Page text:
I’ve got a a little tool for you to try today, it’s called the Bucket List Tool:
1) Get some post-it notes, or slice up some paper into small chunks about the size of post-it notes. You should have about 20-30. (I like Post-It’s and a wall to put them on personally)
2) Be near an clock or set a timer for 3 minutes (it will seem like a long time trust me).
3) Start the timer and on one post-it or piece of paper write down one idea and one idea only per piece of paper. Move to a new piece of paper for every new idea, this separates your ideas and forces you to articulate them clearly.
4) Every idea should be something you want to do, achieve, accomplish, complete or otherwise get through before you die. It can be anything you want, think about your health, travel (big one for many), family, friends, work/job, quality of life, housing, education, spirituality, nutrition, etc…
5) Write down as many ideas or things you want to do before you die as you can in the 3 minutes. The time constraint forces things that truly matter to you to float to the surface of your conscious mind.
6) Write them out in a word document or in your notebook somewhere, check out Evernote or Google Docs even. Spend a minute and see if you can link two ideas together. For example, you would like to run a marathon and visit Greece, well why not run the world’s first marathon in Greece.
Life is a string of experiences, start experiencing.
Updated Note (04/10/11):
I’ve recently started doing this more regularly. A minimum of once a year, but more like a few times a year, even once a quarter. Take 3 minutes to go through the process, leave a running list open in your google tasks or other listing service (I also like Ta-Day List, by 37signals). This way when things come to mind, you have a list to go to, I frequently come up with things to add by being open to new experiences.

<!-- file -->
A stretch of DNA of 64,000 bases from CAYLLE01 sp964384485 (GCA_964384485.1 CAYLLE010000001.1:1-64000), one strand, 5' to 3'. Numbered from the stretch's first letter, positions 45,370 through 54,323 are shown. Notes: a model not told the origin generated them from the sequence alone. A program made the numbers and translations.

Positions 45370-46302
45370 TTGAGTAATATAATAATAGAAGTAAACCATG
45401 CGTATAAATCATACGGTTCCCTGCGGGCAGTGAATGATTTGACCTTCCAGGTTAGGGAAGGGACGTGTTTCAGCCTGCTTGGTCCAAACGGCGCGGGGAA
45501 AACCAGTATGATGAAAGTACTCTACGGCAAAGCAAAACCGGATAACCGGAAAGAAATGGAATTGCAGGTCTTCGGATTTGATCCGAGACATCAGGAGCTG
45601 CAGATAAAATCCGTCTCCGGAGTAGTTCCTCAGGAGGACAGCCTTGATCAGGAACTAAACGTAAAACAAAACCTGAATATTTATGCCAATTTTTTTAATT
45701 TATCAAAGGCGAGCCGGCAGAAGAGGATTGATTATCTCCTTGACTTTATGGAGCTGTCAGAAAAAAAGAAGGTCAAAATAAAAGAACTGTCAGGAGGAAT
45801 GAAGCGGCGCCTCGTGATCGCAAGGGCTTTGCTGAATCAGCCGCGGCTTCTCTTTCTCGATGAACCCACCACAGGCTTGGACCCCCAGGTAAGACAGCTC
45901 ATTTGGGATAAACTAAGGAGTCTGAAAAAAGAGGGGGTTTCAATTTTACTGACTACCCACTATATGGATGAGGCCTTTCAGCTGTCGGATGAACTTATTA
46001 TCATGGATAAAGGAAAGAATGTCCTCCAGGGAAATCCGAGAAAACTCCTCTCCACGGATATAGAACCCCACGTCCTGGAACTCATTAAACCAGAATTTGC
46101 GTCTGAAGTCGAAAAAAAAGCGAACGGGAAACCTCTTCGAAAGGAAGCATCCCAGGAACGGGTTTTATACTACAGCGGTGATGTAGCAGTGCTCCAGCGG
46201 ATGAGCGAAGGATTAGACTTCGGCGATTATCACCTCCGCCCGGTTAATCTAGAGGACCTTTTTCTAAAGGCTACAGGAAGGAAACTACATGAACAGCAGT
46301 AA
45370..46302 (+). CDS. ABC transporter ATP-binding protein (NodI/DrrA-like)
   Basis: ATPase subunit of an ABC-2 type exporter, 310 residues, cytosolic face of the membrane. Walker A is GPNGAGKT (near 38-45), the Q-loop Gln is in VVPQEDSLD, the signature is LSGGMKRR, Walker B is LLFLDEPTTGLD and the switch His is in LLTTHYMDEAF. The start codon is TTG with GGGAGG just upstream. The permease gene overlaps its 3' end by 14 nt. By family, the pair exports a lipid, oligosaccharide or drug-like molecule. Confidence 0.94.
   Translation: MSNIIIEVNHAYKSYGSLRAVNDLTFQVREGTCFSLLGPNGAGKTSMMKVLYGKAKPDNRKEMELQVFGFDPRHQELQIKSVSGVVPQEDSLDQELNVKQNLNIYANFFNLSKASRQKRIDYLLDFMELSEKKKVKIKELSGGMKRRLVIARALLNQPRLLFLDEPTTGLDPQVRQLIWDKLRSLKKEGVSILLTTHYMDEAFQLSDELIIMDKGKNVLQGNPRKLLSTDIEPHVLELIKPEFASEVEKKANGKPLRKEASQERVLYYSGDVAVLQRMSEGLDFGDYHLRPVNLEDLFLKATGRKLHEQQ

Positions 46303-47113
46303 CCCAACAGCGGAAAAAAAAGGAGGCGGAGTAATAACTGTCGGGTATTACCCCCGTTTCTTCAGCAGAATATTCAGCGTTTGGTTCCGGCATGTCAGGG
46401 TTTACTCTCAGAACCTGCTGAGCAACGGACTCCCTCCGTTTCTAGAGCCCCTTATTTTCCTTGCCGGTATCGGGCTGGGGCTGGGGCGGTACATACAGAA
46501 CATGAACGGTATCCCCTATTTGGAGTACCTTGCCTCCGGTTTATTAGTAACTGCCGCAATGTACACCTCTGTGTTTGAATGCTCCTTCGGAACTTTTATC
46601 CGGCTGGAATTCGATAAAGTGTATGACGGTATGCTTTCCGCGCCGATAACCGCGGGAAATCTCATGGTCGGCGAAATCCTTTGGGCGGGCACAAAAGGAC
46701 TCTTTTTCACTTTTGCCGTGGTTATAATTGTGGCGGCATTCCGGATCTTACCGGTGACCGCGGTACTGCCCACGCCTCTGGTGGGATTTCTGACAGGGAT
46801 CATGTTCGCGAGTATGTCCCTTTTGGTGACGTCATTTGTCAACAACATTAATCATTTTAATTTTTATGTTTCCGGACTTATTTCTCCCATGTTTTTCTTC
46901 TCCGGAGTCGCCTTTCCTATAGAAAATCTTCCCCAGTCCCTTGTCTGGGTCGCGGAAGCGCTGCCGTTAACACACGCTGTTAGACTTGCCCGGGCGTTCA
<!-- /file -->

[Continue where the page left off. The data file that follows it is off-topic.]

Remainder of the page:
When you put a time contraint on yourself, sometimes we become so focused that we forget about other things that are important to us, so you may miss something. This is why it’s important to do it regularly and review. You may even find things on your list that are no longer very important to you and as such, can be removed.
There are essentially 2 main things you will probably come across:
A) Outcome-Oriented Goals, (Quantitative Objectives) or things you wish to accomplish for yourself and have a quantitative measure.
These are things that are tied to outcomes, actionable numbers/metrics and performance objectives. Typically we are setting out to accomplish something very specific and measurable with these goals. They may include things like lose 10 lbs or finish first in a marathon, or run a half marathon in 1 hr: 30 min.
They may also be career oriented goals (become CEO of my company), or things like write New York Times Bestseller, make Y-amount of money, sell 10,000 units of Z this year, etc… These always have a metric and almost always have a deadline for completion.
B) Experience-Oriented Goals, (Qualitative Objectives) or things you wish to experience for yourself.
These are things tied to simply enjoying an experience. Most people write travel experiences down for this one, or the act of simply doing something for the enjoyment of doing it. Most of the things on your bucket list will probably look like this, instead of outcome-oriented goals, 80% or more in fact.
These include things like visit Australia, Surf Hawaii, see Le Louvre, walk the Great Wall of China, or float in the dead sea.
They have no specific desired outcome, other than the experience itself. They may even tie to things like ‘complete a marathon’ or ”complete an adventure race’ (especially with no outcome objective in mind). This is also the difference between simply writing a book and trying to write a bestseller.
C) Process Oriented Goals (Qualitative and Quantitative Objectives)
The third concept that 99% of people don’t write down in a bucket list, are process-oriented goals, a concept I’ll be releasing the details on in 2012.
There is a lot of recent research done in the last 5 years, that suggest top performers focus on process-oriented goals, over outcome-oriented goals.
Just some food for thought…